EarFun Air True Wireless Airbuds | $44 | Amazon | Clip $10 Coupon + Promo Code EARFUN42
I mostly enjoyed the EarFun Free, but their controls left a lot to be desired. Combine stiff buttons with inconsistent gesture timings, and I had a hard time keeping a seat warm for them in my ever-changing rotation of true wireless buds. Still, they were reasonable for the price, and the EarFun Air are even better with solid improvements across the board.
Starting with those controls, I was excited to see a capacitive touch interface in this model instead of the Free’s stiff buttons, and that was one of my primary focus areas in testing. These can carry their own set of sensitivity issues, but EarFun seems to have nailed that specific aspect of it. They’ll react in a pinch, but not when you don’t want them to thanks to controls that require more than a soft brush of skin to do anything (like the Aukey EP-N5 we just reviewed).
Unfortunately, I feel EarFun still has work to do on gesture timing. You’ll figure it out with practice, but EarFun’s gestures need a frustrating level of precision. For instance, we have to double-tap to play/pause and triple tap to skip. You’ll just pause the track if you don’t get the triple tap exactly right. Sometimes, you might not initiate any action at all.
The tap controls make it much better to deal with over the buttons, though. I don’t think this is a sensitivity or detection issue as the volume gesture (hold either side to raise or lower) works perfectly. The amount of buffer you need between each tap seems to work out to about half a second with little wiggle room, and I’m sure someone with access to higher chakras can build consistency and muscle memory in time, but there were too many misfires for my comfort.
The news elsewhere is better. Ear detection is probably my favorite addition. Your music pauses when you remove one or both of the buds from your ear. Conversely, the tunes resume once they’re reinserted. This behavior was very consistent, and it’s one of the few bells and whistles I always consider upgrading to more expensive units for, so I’m glad you can find it in something under $50.
- In-ear capacitive detection
- 4-microphones for noise-canceling calls
- Touch Control
- Dual composite dynamic drivers
- IPX7 Waterproof With Sweatshield Technology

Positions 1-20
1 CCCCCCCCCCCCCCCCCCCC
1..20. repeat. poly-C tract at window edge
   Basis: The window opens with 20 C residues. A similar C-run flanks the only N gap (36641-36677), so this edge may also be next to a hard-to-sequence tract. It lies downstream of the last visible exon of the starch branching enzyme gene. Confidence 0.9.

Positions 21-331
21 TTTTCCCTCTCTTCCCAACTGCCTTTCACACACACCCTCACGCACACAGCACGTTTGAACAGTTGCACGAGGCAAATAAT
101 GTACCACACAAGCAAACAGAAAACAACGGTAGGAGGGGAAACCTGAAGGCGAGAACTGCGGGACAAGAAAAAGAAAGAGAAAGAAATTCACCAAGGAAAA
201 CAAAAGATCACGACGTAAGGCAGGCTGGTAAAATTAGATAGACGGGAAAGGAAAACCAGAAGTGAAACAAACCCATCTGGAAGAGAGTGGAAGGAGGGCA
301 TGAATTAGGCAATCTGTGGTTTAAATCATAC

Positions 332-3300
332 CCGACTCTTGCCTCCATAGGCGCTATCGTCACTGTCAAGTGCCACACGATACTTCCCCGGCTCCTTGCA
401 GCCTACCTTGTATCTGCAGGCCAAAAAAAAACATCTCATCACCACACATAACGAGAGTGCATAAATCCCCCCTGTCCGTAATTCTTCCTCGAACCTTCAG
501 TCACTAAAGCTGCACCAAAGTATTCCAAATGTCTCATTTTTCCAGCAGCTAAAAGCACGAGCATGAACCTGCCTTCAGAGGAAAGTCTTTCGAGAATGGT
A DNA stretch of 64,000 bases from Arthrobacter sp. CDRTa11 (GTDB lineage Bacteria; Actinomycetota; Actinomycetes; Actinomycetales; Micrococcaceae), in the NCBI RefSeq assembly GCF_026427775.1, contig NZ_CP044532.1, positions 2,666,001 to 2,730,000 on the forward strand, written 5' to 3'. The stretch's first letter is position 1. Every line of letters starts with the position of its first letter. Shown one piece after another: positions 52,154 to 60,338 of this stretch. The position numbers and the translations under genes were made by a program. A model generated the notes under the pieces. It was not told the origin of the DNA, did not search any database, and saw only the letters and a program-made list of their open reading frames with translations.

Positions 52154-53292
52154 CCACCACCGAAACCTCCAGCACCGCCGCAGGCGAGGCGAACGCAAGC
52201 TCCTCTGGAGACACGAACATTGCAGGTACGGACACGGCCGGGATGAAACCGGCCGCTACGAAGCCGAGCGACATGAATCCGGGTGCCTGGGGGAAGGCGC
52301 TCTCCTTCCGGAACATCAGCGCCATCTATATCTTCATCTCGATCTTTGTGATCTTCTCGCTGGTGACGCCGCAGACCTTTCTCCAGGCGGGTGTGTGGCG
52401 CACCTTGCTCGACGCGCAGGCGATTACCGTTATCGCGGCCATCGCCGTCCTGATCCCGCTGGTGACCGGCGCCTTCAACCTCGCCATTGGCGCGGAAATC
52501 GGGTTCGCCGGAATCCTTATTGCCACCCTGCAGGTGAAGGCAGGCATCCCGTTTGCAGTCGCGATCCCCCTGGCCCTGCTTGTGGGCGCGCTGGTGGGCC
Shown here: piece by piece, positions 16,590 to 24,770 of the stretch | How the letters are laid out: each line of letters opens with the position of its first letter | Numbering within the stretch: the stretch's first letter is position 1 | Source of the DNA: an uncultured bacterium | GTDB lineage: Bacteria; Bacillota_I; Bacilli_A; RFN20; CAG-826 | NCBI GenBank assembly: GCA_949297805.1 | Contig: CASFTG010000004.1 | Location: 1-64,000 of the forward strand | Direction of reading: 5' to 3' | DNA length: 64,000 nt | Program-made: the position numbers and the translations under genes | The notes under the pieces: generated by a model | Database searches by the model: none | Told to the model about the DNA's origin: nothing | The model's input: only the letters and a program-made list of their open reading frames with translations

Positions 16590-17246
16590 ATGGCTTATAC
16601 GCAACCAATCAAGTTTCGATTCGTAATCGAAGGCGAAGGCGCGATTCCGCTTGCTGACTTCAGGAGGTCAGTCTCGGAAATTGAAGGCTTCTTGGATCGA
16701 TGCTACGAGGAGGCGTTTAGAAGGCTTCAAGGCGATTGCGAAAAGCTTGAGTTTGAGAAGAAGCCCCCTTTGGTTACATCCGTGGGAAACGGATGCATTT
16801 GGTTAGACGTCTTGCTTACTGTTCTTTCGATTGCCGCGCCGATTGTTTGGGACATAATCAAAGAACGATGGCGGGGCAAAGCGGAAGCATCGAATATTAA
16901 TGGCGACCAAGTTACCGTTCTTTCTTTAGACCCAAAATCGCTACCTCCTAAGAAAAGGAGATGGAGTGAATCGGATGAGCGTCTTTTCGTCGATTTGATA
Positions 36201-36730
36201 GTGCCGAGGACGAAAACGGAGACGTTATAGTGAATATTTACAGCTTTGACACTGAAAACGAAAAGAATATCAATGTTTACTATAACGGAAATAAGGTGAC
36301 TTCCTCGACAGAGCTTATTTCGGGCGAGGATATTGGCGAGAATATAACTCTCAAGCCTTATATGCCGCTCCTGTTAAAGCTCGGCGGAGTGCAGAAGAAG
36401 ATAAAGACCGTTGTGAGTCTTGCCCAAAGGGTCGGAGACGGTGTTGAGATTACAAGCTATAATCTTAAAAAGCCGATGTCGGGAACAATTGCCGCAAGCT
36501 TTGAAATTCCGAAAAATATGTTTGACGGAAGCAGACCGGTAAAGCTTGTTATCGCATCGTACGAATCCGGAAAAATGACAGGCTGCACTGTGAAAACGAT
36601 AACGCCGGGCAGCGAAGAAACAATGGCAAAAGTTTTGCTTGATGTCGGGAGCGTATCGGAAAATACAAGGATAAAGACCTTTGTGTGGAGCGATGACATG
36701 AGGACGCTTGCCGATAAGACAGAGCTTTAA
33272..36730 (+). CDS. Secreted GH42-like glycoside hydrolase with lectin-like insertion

- Single Earbud Mode—Right or Left
- Volume Control
- Fast Charging, 10 Min Charging = 2 Hours Playtime
- 35-Hour Battery Life: 7- hour playtime + 28 hours With Charging Case
- Wireless and USB-C charging
- Voice Assistant
I also found healthy improvements to sound in the EarFun Air. The EarFun Free put a bit too much oomph on the mid-upper bass registers, causing muddying in the meat of many tracks, but it’s dialed back just enough here. I thought they sounded flatter out of the box, but the bass response improved with a little break-in and a bump to volume, which didn’t introduce any nasty distortion. Some people (me) like some flatness in their sound signature, though, as evidenced by my historical purchasing record of several variations of Audio-Technica’s ATX-M50s. Without all the rumbling, you’ll notice sharp discernment between each instrument of the most heavily layered tracks, and that’s a prerequisite for earning a spot in my daily carry.
One last quick gleeful shriek in word form: THESE FIT MY EARS!! If you’ve read my true wireless reviews to date, you know I have a real problem with these tail pipe earbuds. It’s not necessarily poor design, it’s just the ergonomics never seem to work out for my sinkholes you call ear canals. I didn’t have any problems with the EarFun Air in this regard. They stayed snug and fit really comfortably, and I didn’t need to fidget with them nearly as much as I usually do. If you have issues, the two extra tip sizes may help, but believe me: if I can wear these, so can you.
Bottom line: there were several things I loved about the EarFun Free and a couple things I didn’t, and the EarFun Air addresses them all to varying degrees. I’m glad to see wireless charging return, the sound improvements make music more enjoyable, the capacitive control interface is convenient (though, at times, maddening), and battery life is right where it needs to be for a pair of buds that don’t weigh your ears down.
You can grab your own pair of EarFun Air for $44 with a quick clippy clip of the Amazon coupon and exclusive discount code EARFUN42. We’d like to thank EarFun for this special offer for our readers, and for providing a pair for a fair review.